I made a bunch of postcard-sized art quilts as samples for a class I plan to teach on making landscape quilts.  COVID happened, so the class hasn’t been offered yet.

I designed and made this little neighborhood after seeing similar projects online. Isn’t the internet a great source of inspiration?

I made a bunch of donation quilts, including the two above constructed from orphan blocks.  Several quilts went to a local at-risk infant project, and there’s another pile waiting to go to Ronald McDonald House.

I took a class with friends at A Stitch in Time and made this fall quilt.  They still have the pattern if you want to make one, too.

I made this orphan block up into a little quilt for the SAQA auction.

Like everyone else, I made a zillion of these. At least my model is cute 🙂

I enjoyed making this quilt and the templates from Elisa’s Backporch made it easy.

That is surely enough for one post!  To be continued…

Catching Up

Catching up on a few things that happened over the holidays:

First, Julie contacted me about an error in a pattern I did for McCall’s Quick Quilts back in 2006.  It was nice to know somebody was still using the pattern!  The magazine probably published a correction in the next issue, but I was out of town so didn’t have access to either my original article or the magazine.  Julie figured it out on her own, however, and I think she did a great job.  She was kind enough to send me pictures of her finished placemats:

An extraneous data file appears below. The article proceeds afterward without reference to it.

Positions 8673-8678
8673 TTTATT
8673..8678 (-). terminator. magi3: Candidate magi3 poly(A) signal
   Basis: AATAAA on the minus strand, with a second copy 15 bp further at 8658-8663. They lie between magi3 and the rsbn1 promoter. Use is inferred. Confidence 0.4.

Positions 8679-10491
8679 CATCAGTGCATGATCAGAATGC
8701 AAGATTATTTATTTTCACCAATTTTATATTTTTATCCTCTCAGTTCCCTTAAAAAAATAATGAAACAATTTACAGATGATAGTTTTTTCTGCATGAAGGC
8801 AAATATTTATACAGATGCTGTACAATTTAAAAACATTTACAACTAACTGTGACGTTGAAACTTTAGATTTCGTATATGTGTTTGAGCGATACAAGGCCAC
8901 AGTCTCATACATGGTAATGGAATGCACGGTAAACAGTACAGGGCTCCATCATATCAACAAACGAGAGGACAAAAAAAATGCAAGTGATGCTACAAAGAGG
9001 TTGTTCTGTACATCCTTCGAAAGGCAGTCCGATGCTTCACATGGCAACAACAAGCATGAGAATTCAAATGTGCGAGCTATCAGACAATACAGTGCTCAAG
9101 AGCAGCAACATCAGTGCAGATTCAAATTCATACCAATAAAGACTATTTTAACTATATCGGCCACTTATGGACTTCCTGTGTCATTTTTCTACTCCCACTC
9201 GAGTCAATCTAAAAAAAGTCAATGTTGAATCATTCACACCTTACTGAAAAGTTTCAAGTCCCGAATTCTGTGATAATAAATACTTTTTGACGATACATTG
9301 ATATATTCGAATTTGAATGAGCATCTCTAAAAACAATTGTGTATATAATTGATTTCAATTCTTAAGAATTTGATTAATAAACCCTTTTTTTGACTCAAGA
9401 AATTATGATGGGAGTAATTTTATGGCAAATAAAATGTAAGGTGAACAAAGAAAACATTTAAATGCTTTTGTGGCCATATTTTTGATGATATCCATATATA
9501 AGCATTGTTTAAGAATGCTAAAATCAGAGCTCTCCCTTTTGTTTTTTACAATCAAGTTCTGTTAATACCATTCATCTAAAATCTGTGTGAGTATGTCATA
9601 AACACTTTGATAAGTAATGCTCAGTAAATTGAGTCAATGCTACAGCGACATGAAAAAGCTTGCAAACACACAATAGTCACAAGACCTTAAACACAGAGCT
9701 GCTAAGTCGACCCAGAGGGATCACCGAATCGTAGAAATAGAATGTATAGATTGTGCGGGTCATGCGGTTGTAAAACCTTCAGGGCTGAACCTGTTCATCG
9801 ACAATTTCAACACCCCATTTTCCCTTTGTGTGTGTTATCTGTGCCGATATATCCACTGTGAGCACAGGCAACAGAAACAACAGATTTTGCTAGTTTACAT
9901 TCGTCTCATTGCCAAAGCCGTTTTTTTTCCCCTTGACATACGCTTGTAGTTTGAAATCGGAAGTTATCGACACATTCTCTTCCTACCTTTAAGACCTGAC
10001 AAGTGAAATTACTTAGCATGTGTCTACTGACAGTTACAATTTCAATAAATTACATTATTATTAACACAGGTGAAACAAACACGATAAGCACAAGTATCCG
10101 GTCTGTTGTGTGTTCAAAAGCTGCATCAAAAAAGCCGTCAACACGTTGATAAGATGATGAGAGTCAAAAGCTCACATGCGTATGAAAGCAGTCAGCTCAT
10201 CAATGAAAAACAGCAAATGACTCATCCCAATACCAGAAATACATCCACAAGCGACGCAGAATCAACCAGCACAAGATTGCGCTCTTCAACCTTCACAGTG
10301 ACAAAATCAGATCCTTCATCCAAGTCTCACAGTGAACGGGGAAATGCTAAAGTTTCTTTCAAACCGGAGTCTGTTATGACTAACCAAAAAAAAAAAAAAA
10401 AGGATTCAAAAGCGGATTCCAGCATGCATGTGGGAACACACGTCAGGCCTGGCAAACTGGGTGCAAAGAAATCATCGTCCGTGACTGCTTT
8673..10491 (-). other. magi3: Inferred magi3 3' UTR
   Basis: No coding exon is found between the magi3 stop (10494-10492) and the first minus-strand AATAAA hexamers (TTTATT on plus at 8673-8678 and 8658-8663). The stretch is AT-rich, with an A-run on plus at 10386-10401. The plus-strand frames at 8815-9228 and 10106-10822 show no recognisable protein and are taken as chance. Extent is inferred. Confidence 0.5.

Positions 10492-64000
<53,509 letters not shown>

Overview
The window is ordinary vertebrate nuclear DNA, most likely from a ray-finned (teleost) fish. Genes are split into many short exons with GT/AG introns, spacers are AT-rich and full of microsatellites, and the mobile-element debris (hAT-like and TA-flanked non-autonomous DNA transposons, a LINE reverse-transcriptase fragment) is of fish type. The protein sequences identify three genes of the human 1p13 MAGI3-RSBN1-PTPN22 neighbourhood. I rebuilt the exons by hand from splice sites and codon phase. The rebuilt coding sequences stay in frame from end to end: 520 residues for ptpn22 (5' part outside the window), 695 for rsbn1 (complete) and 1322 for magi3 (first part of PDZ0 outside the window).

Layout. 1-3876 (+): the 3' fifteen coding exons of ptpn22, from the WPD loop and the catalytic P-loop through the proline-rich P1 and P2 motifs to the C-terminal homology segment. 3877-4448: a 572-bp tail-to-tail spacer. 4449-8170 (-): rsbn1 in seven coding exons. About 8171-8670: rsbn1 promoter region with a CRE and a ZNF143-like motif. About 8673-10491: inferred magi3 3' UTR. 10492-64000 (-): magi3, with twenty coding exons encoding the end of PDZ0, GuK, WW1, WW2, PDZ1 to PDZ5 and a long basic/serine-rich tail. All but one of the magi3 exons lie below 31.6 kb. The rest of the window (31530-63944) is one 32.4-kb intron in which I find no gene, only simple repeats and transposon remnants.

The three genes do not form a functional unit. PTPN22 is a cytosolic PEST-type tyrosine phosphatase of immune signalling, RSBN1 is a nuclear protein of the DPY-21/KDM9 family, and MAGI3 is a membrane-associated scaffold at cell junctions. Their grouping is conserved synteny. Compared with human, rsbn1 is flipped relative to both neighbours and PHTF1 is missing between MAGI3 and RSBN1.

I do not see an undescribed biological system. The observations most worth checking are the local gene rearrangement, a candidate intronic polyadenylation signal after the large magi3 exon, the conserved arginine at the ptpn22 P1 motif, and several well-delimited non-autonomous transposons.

Second, I got 3 quilts bound.  Oh yes, I blogged about the first two before the binding was complete, taking care to hide the edges!  Here they are:

Little Jewels, from a pattern by The Quilt Police

Quilt from Pat Sloan’s “Going on a Picnic” quilt along

I finally bound this quilt, which was a practice piece for a pattern I developed last fall

Third, Studio Stitch is now offering the pattern I developed to make this quilt:

The pattern is free with purchase of enough FQs to make the smallest size, but you don’t have to buy the same fabrics I used.  Since I’m always looking for an excuse to buy more FQs, this seems perfect to me 😀

On to 2021!

Designing to Avoid Intersecting Seams

My friend Chela asked about designing to avoid intersecting seams.  The goal is to make a quilt less “fussy” to construct. Here are 3 ways to do that. Thanks for the idea, Chela!

One of the easiest ways to avoid intersecting seams is to move alternate rows over 1/2 block. This can create interesting designs that you wouldn’t have suspected if you hadn’t tried it!

My most recent example is a quilt I designed for Studio Stitch:

Lightening. Read about it in last week’s post if you like.

Of course, many traditional patterns depend on the blocks lining up exactly to create visual interest.  They might not benefit from shifting half a block!  Just look at this:

Another favorite way to avoid obvious intersections is to partially frame blocks so that they appear offset. The intersections get lost in the background and the design is much more interesting. One of my favorite examples of this is the BQ2 pattern by Maple Island Quilts.